Book Reviews

POTTER, HANNA, ALDERMAN, CARTER, BRIGHT & BUTLER (eds.): Remembering Enslavement (2022)

Posted 10/26/2022 Reviewed By Nick Sacco

Remembering Enslavement: Reassembling the Southern Plantation Museum edited by Amy E. Potter, Stephen P. Hanna, Derek H. Alderman, Perry L. Carter, Candace Forbes Bright, and David L. Butler. University of Georgia Press, 2022. Paper, ISBN: 978-0820360942. $37.95.


 

When asked what characteristics define the regional identity of the U.S. South, many people the world over would point to its plantations. These centers of forced enslavement, brutal working conditions, and financial exploitation have endured within the popular imagination through literature, film, and heritage tourism that has often portrayed plantations as a ‘positive good’ for the South. Once centers of economic activity through the cultivation of precious cotton, rice, and sugar commodities by enslaved hands, many plantations that remain standing today continue to be centers of economic activity through tours of the big house, plantation weddings, and other entertainment activities geared for a largely white visitor base. As scholar Matthew Pratt Guterl explains, the plantation is “a place, a practice, and a politics . . . a symbol of race and power” within the Southern landscape.[1] In Remembering Enslavement: Reassembling the Southern Plantation Museum, six scholars of geography and sociology—Amy E. Potter, Stephen P. Hanna, Derek H. Alderman, Perry L. Carter, Candace Forbes Bright, and David L. Butler—aim to discover how Southern plantation homes in Virginia, South Carolina, and Louisiana interpret the history of slavery.[2]

The most important aspect of the authors’ work is the scope of the project and the research methods they use to draw their conclusions. In a lengthy historiography within the book’s introduction, the authors point out that previous studies of the interpretation of slavery at plantation homes have usually been restricted to one specific aspect of the site’s overall experience. For example, previous scholarship has variously examined interpretive programs at a single site, the text of site brochures, or visitor interviews. With Remembering Enslavement, the authors seek to bring a more holistic approach to the study of interpretive programming by looking at the plantation museum as an “assemblage.” Defined as the diverse components that constitute a larger social entity, the authors worked to interview staff, tour guides, and visitors at fifteen different plantation homes that interact with the subject of slavery. Employing a comprehensive set of interview questions alongside analysis of site tours, websites, and other promotional materials, the authors produce a range of graphs and visualizations to document the ways these entities shape the visitor experience with the history of enslavement at plantation museums. Chapters one and two of the book are largely focused on highlight these theories and methods as they relate to the authors analytical work at the various historic sites.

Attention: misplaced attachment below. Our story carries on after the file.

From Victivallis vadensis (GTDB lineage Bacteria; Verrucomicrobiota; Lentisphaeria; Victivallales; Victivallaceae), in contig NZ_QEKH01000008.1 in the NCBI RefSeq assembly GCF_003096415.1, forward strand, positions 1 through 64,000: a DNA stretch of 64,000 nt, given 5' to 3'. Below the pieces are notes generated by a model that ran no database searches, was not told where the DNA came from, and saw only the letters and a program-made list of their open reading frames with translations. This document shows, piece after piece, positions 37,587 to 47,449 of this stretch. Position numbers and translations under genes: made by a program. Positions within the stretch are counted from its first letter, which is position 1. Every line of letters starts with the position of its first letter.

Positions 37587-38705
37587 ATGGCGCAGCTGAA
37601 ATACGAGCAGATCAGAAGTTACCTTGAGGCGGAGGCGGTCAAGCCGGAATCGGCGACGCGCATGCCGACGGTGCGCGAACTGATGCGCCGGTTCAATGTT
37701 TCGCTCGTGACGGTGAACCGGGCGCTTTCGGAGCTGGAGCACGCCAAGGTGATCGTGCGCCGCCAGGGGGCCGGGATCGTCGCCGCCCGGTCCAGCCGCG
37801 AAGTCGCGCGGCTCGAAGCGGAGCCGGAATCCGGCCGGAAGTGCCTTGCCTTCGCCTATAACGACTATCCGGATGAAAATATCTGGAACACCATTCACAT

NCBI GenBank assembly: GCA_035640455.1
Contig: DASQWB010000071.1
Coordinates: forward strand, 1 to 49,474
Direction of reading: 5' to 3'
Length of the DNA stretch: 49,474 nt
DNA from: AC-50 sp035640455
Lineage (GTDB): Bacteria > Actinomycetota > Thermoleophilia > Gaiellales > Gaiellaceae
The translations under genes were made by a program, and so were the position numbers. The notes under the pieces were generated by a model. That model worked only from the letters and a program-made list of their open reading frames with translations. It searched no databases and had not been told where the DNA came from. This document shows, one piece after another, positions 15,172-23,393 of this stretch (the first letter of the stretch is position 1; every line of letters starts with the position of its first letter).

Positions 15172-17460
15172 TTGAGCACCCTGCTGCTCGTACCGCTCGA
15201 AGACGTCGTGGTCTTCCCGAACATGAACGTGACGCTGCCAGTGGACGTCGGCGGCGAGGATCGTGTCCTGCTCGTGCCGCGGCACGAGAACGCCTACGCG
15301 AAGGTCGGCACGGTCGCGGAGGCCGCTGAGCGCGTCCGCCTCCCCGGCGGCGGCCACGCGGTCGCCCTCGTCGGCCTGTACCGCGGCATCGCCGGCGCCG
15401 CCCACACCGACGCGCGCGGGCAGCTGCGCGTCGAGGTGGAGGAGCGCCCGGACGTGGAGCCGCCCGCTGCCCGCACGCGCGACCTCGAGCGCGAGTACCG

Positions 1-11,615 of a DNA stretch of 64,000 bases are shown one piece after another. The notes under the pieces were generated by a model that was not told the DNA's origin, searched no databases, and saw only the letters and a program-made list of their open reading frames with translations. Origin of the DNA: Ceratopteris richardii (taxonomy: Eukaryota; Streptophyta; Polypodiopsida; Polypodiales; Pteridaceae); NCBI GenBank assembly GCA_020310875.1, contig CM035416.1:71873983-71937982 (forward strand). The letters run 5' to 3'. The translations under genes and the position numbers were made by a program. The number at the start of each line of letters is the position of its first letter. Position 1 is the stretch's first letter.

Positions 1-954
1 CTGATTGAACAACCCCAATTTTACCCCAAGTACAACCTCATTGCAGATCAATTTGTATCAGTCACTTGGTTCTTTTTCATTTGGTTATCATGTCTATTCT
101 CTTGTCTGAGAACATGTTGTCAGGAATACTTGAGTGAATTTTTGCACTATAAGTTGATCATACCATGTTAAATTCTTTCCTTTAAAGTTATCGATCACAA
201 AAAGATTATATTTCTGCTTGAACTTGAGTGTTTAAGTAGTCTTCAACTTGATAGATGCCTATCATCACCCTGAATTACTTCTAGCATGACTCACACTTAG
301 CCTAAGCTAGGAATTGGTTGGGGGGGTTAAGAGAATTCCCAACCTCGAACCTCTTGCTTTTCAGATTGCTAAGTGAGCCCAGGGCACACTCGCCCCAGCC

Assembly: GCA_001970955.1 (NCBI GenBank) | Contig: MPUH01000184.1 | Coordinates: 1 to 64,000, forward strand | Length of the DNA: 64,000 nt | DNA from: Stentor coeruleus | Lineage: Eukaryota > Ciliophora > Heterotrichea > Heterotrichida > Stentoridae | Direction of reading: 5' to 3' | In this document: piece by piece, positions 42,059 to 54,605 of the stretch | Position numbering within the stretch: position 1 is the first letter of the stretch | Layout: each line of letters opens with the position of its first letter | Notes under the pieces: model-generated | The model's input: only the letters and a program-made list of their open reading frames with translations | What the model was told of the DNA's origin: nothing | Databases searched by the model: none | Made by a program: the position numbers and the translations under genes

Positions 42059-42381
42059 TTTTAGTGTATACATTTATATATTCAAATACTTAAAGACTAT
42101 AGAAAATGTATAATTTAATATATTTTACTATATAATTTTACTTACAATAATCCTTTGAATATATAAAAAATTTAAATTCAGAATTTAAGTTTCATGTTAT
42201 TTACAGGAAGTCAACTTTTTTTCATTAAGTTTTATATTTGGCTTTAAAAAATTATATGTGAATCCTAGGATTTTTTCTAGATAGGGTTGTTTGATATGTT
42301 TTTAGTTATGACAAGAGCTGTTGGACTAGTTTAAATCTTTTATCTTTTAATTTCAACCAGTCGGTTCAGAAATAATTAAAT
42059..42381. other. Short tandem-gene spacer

Chapters three through five focus on thirteen plantation museums that are primarily focused on interpreting the lives of the families who did the enslaving at these places. As might be expected, the authors found these sites lacking when it came to their interpretations of slavery. At five planation homes along the James River in Virginia, the authors acknowledge that a severe shortage of funds limits the ability of these sites to maintain staff and offer dynamic programming to the public on a regular basis. However, the authors also suggest that managerial choices about interpretive themes also played a crucial role. “None of the managers and owners we interviewed placed slavery and the experiences of enslaved people as centerpieces of the experiences they hoped people would have when visiting their museums,” the authors assert (107). Moreover, interviews with the older white audiences that patronized these sites suggested they were “focused on general historical themes, furnishings, [and] the experiences of the plantations’ owning families” (108).